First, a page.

In late February I began receiving baria zasal treatments. To protect the bariach's privacy, I won't discuss personal details or the location, except to say that the bariach is a delightful person. The bariach who treated me first began by reading my pulse and rendering a preliminary diagnosis. She proceeded to palpate my head and vigorously scrub/rub my scalp with her fingertips. She then poked me in various spots on my upper back, arms, chest, and legs. After this preliminary poking, she began бумба тавих (buumb tavikh), or 'to put on suction cups', on my shoulders and neck.
|Suction cups in place|
Бумба тавих (suction cups) was traditionally performed with copper cups, where flame/heat was applied in order to create suction against the skin. My bariach explained that she switched to plastic hand-pump suction cups because her clients were now leery of the copper cups: to them, they looked painful and old-fashioned.
|The skin under hand-pumped suction cups turns purple while the rest of my upper back turns angry red.|
Despite how it looks, I found the sensations associated with the suction cups to be rather pleasant. The bariach left them in place for 10-15 minutes and only in the last few minutes did I experience any discomfort. After she removed the suction cups, my entire upper back felt like a million bucks. The lightness and absence of pain lasted for the rest of the day and on into the next. The visual results were less pleasant.
|Immediately after the suction cups were removed, my back looked like something out of a Clive Barker movie.|
Let me emphasize that the actual process was not painful for me and the resulting bruises didn't hurt at all. If I didn't have photo evidence, you could easily convince me that there were no bruises or marks on my upper back at all!
|Six hours after the cups were removed|
What actually hurt a great deal was when the bariach applied intense targeted pressure to select areas of my body. I have a fairly high tolerance for pain but when the bariach pressed various points on my arms and sternum(!), I felt like I was being stabbed. All of the spots she pressed on my arms bloomed into angry purple-blue dots. But this was only my first session. The bariach informed me that I would need at least five sessions to be healed of the various ailments that plagued me.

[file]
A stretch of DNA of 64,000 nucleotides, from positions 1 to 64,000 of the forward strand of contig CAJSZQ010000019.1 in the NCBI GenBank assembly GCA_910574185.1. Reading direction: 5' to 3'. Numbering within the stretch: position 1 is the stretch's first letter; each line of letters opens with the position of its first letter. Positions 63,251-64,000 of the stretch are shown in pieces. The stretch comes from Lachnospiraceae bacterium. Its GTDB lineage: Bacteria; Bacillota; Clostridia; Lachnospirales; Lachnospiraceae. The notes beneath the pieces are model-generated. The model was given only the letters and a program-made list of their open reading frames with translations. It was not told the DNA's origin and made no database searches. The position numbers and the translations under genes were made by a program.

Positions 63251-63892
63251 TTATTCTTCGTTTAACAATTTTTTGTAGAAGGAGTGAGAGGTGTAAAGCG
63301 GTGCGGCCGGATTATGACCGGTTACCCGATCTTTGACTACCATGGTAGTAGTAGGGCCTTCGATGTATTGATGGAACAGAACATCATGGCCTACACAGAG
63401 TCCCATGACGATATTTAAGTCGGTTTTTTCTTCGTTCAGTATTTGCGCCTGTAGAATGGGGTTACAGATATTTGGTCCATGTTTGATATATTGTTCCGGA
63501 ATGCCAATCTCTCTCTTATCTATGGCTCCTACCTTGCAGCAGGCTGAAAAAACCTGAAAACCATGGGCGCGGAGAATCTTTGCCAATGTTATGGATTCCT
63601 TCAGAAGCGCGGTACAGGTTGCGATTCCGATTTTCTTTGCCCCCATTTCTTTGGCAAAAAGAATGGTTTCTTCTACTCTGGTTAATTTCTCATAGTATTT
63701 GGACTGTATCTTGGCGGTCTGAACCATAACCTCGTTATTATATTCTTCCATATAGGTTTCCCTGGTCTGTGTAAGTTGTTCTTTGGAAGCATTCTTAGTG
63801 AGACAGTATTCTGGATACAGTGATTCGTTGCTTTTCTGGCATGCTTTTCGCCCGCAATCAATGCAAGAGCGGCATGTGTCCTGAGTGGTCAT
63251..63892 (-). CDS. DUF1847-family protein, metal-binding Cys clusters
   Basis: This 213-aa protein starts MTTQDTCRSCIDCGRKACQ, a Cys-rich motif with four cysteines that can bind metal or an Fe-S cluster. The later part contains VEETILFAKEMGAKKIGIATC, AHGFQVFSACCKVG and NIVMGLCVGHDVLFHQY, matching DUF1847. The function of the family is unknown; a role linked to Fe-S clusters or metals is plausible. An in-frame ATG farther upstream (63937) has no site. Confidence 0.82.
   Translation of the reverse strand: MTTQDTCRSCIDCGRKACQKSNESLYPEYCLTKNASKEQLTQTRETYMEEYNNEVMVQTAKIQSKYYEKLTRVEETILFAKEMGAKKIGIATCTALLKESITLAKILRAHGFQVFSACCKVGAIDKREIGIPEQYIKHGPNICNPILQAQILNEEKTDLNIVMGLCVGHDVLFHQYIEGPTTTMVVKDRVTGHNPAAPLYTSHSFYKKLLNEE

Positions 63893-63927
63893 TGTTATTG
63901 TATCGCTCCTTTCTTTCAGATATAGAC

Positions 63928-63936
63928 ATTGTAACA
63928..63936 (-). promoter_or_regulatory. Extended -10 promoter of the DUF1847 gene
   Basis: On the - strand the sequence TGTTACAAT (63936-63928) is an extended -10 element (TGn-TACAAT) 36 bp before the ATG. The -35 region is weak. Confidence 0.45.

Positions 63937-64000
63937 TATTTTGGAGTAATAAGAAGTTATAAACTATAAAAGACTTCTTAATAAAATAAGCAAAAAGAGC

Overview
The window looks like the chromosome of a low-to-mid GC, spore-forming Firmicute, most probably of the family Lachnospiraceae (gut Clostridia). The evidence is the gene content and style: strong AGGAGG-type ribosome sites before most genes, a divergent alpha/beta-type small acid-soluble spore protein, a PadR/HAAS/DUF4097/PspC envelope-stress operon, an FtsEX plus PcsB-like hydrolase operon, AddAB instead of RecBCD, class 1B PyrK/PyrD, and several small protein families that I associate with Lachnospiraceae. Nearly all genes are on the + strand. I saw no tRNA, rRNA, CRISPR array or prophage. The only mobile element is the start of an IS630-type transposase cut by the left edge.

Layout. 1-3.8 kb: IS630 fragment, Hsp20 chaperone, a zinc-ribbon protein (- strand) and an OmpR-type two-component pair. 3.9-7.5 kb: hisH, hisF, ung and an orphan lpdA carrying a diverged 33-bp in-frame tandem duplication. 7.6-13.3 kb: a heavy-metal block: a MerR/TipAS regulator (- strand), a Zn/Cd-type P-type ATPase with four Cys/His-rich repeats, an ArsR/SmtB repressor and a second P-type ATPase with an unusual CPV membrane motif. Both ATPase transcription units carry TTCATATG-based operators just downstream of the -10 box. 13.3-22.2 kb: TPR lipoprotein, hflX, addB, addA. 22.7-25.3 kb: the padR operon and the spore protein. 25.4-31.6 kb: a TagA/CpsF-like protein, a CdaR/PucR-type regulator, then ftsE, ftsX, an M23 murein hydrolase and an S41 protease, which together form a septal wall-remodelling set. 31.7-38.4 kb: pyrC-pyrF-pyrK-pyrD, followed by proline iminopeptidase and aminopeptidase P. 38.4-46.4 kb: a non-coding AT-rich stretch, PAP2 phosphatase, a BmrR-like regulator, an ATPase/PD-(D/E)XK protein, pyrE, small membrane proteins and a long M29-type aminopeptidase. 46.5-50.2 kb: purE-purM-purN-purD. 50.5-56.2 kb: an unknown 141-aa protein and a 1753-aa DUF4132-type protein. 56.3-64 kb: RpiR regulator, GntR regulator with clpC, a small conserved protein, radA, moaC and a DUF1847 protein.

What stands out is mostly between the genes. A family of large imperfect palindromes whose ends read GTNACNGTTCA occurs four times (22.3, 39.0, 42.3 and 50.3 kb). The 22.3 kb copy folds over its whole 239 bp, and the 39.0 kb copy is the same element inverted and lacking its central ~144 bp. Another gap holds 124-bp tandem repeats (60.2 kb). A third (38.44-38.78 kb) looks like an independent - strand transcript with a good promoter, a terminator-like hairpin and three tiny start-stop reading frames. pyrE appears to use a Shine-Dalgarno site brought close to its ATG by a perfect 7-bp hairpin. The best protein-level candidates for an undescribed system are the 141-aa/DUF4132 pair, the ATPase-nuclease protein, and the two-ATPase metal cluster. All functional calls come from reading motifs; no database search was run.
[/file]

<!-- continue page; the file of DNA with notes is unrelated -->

During our second session, she applied suction cups again. This time, she moved them around from their initial placement to places where my muscles were in the most pain. The results, overlaying my initial suction cup marks, were spectacular:
The second session didn't hurt either and my body felt great afterward. All of the bruising involved in baria zasal is the result of toxins/poison (xop/khor) being released from various parts of the body. The release of toxins is also accomplished by pressing on certain areas and structures in the body. Sometimes a bariach will instruct a patient on toxin release so that s/he can do it on his/her own at home.
My third baria zasal session didn't involve any suction cups, which I think was related to the fact that my back looked like I'd been beat up by a giant octopus; instead, it involved massage and pressure/release points. The pressure/release points are usually very painful but that pain not only recedes very quickly, a positive bodily change as a direct result is perceptible almost immediately. After every baria zasal session I've come away feeling wonderful: relaxed, pliable, and pain-free. Unfortunately, people going through baria zasal treatment regularly feel extremely tired during the course of the treatments (which can understandably span some time), and I am no exception. The bariach also gave me some morning exercises to do as part of my treatment. The exercises consist of several steps, and each step should last one minute, of beating the fingers, palms, hips, thighs, and knees. Poor circulation is a big part of my health problems and these exercises feel pretty great.
My baria zasal treatments have gone on hiatus, due to scheduling issues, but my plan is to continue with the process in the near future. During the hiatus my back has gotten stiff and sore again. A clear signal that I need more suction cup action! I'll write an update once sessions resume or I start treatments with a new bariach. Stay tuned for more bruise news!